The inventors have recognized that some metals favorably form stable nitrides during cryomilling with liquid nitrogen, and that by controlling different parameters of the cryomilling, the amount of nitride formation may be controlled. The inventors have also recognized that the formation of stable nitrides during cryomilling has the effect of reducing subsequent grain growth during heat treatment or thermo-mechanical processing of the cryomilled alloy. This reduction in grain growth improves the overall characteristics of the resulting alloy in comparison to similar alloys cryomilled and treated using conventional techniques.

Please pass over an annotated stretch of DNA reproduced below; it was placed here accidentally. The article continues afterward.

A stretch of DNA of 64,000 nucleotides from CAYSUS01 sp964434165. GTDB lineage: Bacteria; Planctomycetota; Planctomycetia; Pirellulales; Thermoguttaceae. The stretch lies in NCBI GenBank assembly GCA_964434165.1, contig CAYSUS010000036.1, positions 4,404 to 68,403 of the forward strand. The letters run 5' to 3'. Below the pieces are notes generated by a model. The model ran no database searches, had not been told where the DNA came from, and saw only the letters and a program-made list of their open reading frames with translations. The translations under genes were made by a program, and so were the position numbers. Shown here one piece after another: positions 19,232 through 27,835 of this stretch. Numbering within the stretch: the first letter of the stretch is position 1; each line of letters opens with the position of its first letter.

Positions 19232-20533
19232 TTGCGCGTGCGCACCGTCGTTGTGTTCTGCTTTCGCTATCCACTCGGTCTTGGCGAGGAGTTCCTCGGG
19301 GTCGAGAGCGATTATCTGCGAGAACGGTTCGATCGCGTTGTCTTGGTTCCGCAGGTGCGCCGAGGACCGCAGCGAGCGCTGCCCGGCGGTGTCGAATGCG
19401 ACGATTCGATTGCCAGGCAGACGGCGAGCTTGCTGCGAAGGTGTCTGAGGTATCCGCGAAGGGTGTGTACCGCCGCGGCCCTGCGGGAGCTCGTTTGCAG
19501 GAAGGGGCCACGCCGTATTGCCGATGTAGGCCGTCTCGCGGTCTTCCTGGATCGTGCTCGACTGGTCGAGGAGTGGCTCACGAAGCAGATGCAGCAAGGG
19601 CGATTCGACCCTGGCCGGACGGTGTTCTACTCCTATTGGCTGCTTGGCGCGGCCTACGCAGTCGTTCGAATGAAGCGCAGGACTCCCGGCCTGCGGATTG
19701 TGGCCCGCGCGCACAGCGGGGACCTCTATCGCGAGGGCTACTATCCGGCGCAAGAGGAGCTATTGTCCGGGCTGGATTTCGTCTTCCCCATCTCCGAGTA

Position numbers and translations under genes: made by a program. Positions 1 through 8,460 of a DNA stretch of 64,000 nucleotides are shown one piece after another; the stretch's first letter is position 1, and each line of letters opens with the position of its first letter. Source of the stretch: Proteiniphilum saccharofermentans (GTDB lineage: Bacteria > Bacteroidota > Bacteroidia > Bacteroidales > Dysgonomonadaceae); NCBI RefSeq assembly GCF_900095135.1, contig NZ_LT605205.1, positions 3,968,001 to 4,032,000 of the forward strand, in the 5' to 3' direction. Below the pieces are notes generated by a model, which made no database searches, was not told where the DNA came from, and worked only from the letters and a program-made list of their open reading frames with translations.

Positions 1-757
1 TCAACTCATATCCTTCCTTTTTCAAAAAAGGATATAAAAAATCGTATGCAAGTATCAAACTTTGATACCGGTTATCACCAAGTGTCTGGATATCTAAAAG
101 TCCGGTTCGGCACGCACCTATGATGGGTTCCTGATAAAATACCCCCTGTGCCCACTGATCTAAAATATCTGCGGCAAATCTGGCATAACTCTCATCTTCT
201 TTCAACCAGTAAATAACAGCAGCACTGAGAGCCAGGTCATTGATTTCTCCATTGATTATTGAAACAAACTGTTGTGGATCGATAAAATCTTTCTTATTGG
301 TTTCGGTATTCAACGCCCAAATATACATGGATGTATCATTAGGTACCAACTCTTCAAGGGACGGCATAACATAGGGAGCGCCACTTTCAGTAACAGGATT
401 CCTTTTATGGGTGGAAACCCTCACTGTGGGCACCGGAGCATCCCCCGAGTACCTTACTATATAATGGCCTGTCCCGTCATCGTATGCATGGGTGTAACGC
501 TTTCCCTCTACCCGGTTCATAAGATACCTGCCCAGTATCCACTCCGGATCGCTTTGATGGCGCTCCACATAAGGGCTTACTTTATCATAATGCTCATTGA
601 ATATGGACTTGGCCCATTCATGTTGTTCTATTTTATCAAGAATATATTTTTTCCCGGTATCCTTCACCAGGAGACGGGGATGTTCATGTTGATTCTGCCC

The nitrides formed during cryomilling are termed â€œintrinsic nitridesâ€ . These intrinsic nitrides are formed from the combination of the nitrogen from the liquid nitrogen bath and at least one metal element of the alloy being cryomilled. The intrinsic nitrides of the invention are distinct from the extrinsically added metal nitride particles which may be premixed with the metals as dispersoids, such as the refractory nitrides, oxy-nitrides, or boron-nitrides. Unlike previous methods of introducing nitrides as refractory materials (see for instance U.S. Pat. Nos. 4,619,699 and 4,818,481), the invented method controls the formation of nitrides within the alloy, and is not concerned with the simple addition of previously formed nitrides.